and picture by Richard Moore
SIGNAL drum sounds to let everyone know - the mantas are
in the channel.
sends a lot of people scurrying for the small boats that
will take them out to watch the giant marine creatures swim
by as they feed on plankton.
tiny sea creatures flow through a narrow gap between Drawaqa
and Naviti islands and the mantas swim against the current
enjoying a good meal.
current can be very strong – too much to swim against for
long even with fins – so the boats drop you in an area where
you can snorkel in comfort to see the mantas and then go
into the deeper channel to be whisked away down to where
the same boats now wait.
Before we enter the water the local guides tell us not to
chase the mantas. Stay still and they will pass by and then
come around again to check you out. If you chase them you
can frighten them away.
with that in mind and camera ready it is over the side into
a slightly choppy sea.
the bubbles have cleared the head moves around to try to
see a manta ray. One is swimming away down below and behind
me. It seems to be going slowly but against the current
it is actually moving gracefully with speed and power and
is soon out of sight in the slightly murky conditions.
Ah well, hopefully there’ll be another along soon.
In the meantime my eyes are attracted to a myriad of bright-cloured
fish that teem around the coral reefs on either side of
the channel. Man, there are masses of them, zipping around
with nary a care in the world … ocean … sea.
have gone too far and am now in the current. Wheeee this
being pushed along at a great rate of knots – I can’t swim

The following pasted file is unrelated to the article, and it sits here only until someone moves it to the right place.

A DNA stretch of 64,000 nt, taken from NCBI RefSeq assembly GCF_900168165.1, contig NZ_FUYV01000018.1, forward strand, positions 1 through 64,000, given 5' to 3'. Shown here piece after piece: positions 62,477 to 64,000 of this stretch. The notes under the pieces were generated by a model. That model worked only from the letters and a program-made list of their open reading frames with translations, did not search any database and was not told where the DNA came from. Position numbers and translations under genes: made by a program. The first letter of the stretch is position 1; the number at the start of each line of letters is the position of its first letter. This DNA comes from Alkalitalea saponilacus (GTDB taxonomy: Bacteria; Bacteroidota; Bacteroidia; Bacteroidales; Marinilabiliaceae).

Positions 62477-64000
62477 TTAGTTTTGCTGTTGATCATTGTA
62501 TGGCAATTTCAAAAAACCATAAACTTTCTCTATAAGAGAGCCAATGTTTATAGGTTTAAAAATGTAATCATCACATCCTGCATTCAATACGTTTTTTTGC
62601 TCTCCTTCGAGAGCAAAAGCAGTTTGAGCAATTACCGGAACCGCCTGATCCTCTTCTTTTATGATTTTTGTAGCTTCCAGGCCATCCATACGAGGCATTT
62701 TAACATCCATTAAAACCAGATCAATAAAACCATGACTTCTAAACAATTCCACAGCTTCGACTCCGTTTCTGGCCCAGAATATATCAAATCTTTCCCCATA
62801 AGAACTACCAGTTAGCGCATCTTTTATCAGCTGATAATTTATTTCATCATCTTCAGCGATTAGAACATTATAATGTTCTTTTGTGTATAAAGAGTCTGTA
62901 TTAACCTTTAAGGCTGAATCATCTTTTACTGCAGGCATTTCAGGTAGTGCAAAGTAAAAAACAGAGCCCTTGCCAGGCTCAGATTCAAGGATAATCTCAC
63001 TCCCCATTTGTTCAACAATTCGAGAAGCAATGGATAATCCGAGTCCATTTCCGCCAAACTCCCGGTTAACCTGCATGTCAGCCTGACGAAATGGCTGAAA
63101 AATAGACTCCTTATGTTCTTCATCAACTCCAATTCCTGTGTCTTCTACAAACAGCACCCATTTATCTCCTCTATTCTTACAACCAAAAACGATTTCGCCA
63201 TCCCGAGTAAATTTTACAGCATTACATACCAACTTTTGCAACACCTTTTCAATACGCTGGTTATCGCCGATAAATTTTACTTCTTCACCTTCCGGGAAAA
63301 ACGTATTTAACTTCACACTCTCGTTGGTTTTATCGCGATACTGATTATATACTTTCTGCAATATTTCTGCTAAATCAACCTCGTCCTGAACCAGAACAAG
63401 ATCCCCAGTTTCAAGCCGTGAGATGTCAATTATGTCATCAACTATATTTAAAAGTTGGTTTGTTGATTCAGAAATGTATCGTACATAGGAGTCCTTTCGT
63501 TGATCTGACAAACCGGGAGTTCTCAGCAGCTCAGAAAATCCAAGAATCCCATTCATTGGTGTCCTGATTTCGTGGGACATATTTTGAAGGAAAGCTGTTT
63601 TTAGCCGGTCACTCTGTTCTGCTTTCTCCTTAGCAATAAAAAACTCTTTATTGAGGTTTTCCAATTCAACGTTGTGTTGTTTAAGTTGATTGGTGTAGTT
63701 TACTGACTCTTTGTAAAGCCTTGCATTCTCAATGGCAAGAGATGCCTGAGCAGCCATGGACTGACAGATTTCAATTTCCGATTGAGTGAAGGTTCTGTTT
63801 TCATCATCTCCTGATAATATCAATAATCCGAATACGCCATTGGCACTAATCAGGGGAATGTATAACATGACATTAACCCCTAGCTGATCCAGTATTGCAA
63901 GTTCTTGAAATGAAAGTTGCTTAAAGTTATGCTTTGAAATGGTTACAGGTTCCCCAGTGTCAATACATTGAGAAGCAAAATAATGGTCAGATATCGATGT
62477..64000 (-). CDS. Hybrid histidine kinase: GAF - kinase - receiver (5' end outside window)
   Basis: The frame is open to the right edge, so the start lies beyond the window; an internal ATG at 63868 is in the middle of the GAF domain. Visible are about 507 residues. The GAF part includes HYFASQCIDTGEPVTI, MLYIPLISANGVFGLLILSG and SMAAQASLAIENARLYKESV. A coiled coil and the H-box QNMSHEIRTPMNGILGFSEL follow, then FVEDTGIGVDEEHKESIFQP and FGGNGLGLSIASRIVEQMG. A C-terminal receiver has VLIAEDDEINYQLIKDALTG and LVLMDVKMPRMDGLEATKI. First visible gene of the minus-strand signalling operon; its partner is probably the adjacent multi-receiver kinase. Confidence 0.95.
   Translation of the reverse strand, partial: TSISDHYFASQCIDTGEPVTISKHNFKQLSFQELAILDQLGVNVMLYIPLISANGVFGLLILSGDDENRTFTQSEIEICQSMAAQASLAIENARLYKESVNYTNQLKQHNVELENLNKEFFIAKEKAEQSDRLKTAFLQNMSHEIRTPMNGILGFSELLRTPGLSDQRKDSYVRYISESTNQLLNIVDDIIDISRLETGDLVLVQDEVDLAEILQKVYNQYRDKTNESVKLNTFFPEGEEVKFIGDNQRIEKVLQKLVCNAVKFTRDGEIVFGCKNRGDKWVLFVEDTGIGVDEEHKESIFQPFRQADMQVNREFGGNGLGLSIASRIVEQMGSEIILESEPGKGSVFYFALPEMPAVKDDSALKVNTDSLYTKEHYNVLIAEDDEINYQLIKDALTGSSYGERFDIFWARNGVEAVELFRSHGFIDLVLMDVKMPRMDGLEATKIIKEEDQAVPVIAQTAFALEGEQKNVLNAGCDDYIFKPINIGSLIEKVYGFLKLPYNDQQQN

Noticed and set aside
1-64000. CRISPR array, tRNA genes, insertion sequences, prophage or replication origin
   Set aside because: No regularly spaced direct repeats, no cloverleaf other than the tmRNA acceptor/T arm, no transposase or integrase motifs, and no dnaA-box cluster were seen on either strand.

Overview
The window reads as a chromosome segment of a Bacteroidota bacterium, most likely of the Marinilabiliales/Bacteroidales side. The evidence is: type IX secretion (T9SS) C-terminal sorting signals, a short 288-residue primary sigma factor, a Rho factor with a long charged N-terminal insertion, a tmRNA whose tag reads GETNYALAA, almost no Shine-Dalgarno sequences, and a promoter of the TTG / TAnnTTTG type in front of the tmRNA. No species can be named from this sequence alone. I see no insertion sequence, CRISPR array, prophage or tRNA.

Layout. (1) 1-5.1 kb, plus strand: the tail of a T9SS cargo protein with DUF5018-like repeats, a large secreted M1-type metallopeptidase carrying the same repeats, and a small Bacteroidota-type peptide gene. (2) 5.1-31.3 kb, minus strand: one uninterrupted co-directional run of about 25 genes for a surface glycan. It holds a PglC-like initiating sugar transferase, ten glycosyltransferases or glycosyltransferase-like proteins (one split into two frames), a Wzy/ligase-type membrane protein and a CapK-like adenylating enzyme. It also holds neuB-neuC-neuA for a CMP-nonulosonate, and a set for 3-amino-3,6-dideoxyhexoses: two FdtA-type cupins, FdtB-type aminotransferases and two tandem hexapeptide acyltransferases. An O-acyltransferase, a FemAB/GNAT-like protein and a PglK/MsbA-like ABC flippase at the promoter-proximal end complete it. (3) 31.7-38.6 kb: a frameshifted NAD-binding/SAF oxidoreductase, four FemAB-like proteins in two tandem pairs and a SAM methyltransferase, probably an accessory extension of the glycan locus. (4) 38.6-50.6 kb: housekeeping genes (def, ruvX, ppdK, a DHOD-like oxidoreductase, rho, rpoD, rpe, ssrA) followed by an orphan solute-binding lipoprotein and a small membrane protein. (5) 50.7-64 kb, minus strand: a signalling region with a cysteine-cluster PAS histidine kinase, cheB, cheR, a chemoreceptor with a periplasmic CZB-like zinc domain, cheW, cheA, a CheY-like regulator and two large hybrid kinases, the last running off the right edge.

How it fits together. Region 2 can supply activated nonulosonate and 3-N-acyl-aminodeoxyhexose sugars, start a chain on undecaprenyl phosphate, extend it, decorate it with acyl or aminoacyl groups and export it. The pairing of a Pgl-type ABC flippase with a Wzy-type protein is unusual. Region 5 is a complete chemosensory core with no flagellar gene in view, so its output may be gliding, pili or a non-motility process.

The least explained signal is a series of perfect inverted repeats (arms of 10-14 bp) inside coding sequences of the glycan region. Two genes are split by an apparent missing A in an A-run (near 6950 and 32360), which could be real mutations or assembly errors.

against so I go with the flow, so to speak.
my camera out steadily in front it is a real buzz whooshing
through schools of fish that part for you as if by communal
fun park rides, this is way cooler.
my mask I can see the boats up ahead and groups of snorkelers
holding on to a trailing rope line to make for the boat’s
ladder in an orderly manner.
dear, missed the rope, oh here is the ladder. Lucky me.
Once everyone is back on board the boat cruises back to
the head of the channel so we can try again.
don’t chase the mantas comes the order.
everyone nods, before disappearing over the side again.
time we are lucky, well sort of, as a manta ray is heading
our way. It could be six to eight feet across and looks
of a sudden my – and my GoPro camera’s - vision is filled
with bubbles, flailing legs, flapping arms and even more
manta powers away and I watch it disappear into the cloud
of plankton from in between a forest of fins.
On a family website I cannot tell you what I said through
my snorkel, although I’m certain everyone around me knew
I was not best pleased with their antics that went directly
against instructions and shortened our experience through
what I can only describe as selfish idiocy.
bit later our media party went out again to try to find
mantas without hordes of flippering nongs around, but the
graceful lady had decided enough was enough and was long
looks likely there will be limits set in the future about
how many people can see the mantas at one time and that
is a good thing, for both the snorkelers and the creatures
Despite that could I recommend time in the water with them?
Moore was in Fiji courtesy of Barefoot Manta Resort, Awesome
Adventures Fiji and Vinaka Fiji.